Debt vs. Equity

April 29, 2013

(This post will be updated from time to time, as needed.  Many of my readers are likely to have more and better insight into specific debt versus equity matters regarding bonds.  If you have any comments, please leave a comment using the “reply” feature below.)

General Information

debt-consolidation-funny-pictureWhether an obligation is considered debt for federal income tax purposes depends on the terms of the obligation instrument and all surrounding facts and circumstances.  In Notice 94-47, the Internal Revenue Service describes several factors listed below that may be considered in making this determination.  No particular factor is conclusive in making a determination of whether the obligation constitutes debt or equity, and the weight given to any factor depends on the facts and circumstances and the overall effect of an instrument’s debt and equity features.

  1. Whether there is an unconditional promise on the part of the issuer to pay a sum certain on demand or at a fixed maturity date that is in the reasonably foreseeable future (“yes” indicates debt);
  2. Whether holders of the instruments possess the right to enforce the payment of principal and interest (“yes” indicates debt);
  3. Whether the rights of the holders of the instruments are subordinate to the rights of general creditors (“no” indicates debt);
  4. Whether the instruments give the holders the right to participate in the management of the issuer (“no” indicates debt);
  5. Whether the issuer is thinly capitalized (“no” indicates debt);
  6. Whether there is identity between holders of the obligations and stockholders of the issuer (“no” indicates debt);
  7. The labels placed upon the instruments by the parties;
  8. Whether the instruments are intended to be treated as debt or equity for non-tax purposes, including regulatory, rating agency or financial accounting purposes.

Notice 94-47 was issued in part to address transactions being completed in which the obligations were structured to look like debt for federal income tax purposes but as equity for regulatory, rating agency or financial accounting purposes (see factor 8 above).  Rev. Rul. 85-119, 1985-2 C.B. 60 was used as authority or guidance in treating such obligations as debt.  The IRS cautions that the ruling should be analyzed narrowly and indicates that it does not feel bound by any arrangements that do not mirror the facts in the ruling.

See also L. Howard Adams, “What Role for Equity in Applying Factors for Distinguishing Debt?,” Tax Notes, March 4, 2013, for a good discussion of factors relevant to determining the debt/equity status of obligations.

Notice 94-84, Short-Term Bonds, Qualified Stated Interest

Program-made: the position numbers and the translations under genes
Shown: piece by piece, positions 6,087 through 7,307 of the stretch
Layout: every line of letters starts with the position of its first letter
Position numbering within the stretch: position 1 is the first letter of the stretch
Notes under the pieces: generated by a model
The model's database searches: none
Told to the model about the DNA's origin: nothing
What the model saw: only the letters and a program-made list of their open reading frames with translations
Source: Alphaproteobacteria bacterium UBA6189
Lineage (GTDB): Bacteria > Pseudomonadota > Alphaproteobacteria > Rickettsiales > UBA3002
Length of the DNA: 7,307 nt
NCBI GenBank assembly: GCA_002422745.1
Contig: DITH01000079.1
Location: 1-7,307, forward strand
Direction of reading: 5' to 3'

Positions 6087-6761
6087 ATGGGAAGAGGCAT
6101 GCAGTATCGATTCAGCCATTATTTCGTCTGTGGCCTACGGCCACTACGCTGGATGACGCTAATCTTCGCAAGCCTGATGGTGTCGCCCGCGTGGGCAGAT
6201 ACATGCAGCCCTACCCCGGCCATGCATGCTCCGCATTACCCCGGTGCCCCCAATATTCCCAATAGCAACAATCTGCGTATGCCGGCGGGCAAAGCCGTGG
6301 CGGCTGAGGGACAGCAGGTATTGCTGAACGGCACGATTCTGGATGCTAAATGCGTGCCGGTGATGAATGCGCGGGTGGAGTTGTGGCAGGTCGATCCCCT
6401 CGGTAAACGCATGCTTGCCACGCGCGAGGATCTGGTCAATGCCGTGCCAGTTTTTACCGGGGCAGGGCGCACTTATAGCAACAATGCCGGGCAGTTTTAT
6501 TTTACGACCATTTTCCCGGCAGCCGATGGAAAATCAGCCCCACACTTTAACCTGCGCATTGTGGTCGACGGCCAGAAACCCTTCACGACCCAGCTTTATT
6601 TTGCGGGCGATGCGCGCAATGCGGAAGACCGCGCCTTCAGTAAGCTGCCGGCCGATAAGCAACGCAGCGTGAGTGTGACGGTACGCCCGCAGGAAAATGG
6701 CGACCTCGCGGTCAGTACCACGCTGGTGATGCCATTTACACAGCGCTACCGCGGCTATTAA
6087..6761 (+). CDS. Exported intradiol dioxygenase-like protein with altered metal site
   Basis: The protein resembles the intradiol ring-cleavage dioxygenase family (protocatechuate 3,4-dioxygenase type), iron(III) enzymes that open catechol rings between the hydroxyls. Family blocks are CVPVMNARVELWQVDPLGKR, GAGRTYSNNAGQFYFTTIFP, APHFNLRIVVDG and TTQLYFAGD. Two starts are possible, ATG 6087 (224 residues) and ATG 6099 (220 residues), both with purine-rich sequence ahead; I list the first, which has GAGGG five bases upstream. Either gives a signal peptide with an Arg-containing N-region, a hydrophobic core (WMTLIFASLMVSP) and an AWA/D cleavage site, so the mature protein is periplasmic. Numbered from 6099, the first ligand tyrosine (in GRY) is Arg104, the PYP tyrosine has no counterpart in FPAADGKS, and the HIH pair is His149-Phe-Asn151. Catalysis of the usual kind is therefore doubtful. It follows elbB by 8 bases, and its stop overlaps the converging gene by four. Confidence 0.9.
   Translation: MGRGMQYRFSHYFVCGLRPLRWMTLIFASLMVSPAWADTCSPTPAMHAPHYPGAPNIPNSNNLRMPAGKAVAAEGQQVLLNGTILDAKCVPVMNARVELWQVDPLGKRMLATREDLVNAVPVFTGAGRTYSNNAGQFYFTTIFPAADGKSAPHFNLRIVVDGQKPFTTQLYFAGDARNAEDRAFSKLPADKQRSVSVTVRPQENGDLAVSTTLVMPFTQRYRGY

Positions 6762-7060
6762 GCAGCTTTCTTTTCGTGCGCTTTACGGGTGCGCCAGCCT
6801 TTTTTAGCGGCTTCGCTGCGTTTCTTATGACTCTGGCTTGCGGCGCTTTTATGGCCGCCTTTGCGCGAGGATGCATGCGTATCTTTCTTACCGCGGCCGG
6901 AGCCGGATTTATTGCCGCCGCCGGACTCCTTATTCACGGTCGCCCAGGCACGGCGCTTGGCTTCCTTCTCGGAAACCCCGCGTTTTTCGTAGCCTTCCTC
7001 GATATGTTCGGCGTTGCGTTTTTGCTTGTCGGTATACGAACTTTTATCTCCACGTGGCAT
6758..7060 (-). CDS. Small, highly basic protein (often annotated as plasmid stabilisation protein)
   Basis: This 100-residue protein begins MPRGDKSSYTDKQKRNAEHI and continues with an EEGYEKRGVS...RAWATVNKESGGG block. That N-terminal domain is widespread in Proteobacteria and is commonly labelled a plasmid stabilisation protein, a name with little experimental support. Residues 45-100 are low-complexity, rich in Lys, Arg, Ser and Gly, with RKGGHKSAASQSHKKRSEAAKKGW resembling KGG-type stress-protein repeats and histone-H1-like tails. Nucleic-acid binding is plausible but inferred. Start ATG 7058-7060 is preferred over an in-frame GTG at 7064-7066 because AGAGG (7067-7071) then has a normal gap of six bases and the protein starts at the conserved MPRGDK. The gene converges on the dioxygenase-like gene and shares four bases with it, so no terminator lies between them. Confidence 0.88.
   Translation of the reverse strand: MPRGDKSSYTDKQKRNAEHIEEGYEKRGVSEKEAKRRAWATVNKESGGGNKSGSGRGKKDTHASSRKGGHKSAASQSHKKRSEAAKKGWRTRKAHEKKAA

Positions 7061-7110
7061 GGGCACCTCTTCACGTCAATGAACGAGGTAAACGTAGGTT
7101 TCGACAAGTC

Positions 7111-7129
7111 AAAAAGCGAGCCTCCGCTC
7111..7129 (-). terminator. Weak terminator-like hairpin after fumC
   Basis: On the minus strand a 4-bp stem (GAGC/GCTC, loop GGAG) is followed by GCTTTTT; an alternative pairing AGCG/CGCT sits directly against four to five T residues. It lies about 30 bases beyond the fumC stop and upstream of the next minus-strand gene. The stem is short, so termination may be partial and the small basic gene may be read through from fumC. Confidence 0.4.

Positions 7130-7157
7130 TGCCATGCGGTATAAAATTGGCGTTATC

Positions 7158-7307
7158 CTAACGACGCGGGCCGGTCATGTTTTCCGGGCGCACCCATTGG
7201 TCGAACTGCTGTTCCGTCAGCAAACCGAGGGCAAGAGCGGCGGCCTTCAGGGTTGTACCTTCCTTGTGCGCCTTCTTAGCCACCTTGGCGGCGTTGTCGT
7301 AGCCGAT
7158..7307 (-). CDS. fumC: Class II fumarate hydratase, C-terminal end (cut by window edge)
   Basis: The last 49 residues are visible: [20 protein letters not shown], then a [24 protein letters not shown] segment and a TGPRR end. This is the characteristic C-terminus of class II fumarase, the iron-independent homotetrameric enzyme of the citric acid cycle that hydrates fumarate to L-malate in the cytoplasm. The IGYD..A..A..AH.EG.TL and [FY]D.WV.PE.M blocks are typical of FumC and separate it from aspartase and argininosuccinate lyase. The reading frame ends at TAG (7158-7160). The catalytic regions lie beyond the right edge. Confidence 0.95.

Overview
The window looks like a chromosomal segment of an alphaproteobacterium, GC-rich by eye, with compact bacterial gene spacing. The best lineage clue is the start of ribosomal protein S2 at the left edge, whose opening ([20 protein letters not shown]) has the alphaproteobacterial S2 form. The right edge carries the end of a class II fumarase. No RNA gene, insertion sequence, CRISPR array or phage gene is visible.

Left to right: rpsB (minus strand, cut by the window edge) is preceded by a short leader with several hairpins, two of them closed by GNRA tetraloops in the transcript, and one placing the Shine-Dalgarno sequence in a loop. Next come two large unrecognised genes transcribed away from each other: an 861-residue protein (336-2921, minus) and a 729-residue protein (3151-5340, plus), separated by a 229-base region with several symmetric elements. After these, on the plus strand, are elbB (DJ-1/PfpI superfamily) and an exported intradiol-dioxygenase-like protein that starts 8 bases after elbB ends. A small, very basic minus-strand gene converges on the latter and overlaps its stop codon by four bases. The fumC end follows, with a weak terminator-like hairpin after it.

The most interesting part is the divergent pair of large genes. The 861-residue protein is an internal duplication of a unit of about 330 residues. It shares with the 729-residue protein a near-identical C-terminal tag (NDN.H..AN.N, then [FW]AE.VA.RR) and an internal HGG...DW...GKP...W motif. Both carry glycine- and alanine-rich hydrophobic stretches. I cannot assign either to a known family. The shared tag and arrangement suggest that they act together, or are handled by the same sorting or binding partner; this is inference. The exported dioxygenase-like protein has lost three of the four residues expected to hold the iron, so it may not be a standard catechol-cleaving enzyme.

April 4, 2013

Stated redemption price at maturity under I.R.C. 1273(a)(2) means all payments on the obligation, including interest, except to the extent that a payment is considered “qualified stated interest” (QSI).  If all interest payable on the obligation is QSI, the stated redemption price to maturity is simply equal to the stated principal amount of the obligation.

In the case of an obligation with a fixed term of one year or less (e.g., certain TRANs and similar obligations), no payments of interest are considered QSI.  The means that all interest on short-term obligations is considered OID.  This rule prohibiting QSI on a short-term obligation does not have an exception for tax-exempt obligations.  Normally this wouldn’t matter because the difference between QSI and OID is generally of no consequence – both are considered “interest” that can be excludable from gross income for federal income tax purposes.  However, the distinction is relevant for subsequent purchasers of the bond, if the bond was originally issued at a price in excess of its stated principal amount.

Example:  N issues a one-year tax-exempt bond with a face amount of $10 million and a stated interest rate of 5%.  The price is 101% of the face amount – i.e., the bond is sold at a premium ($100,000), and that sale price is the purchaser’s basis in the bond.  The yield on the bond, due to the premium, is approximately 3.98% (interest is payable once at maturity).  Three months after the issuance of the bond, O purchases the bond at par (at $10 million – i.e. 100%) plus accrued interest of 1.25%.  If the stated interest (the $500,000 due on the bond at maturity) is QSI, O’s entire return to maturity is tax-exempt interest.  However, if the interest is treated as OID, O has acquired the bond for 101.25% (100% + 1.25% accrued interest) at a time when its adjusted issue price (daily compounding) is 101.9855%.  Thus, by the time the bond matures, O’s basis will have increased to only 104.2645% and O will have taxable gain of 0.7355 percent of the bond’s face amount.

The temporary regulations preceding Treas. Reg. 1.1273-1(c)(5) suggested that tax-exempt obligations would be excluded from the special rule for short-term obligations.  Due to the confusion created by the final regulations that do not make reference to the exclusion, the IRS issues Notice 94-84, which permits owners of tax-exempt bonds to treat the interest either as OID or as QSI.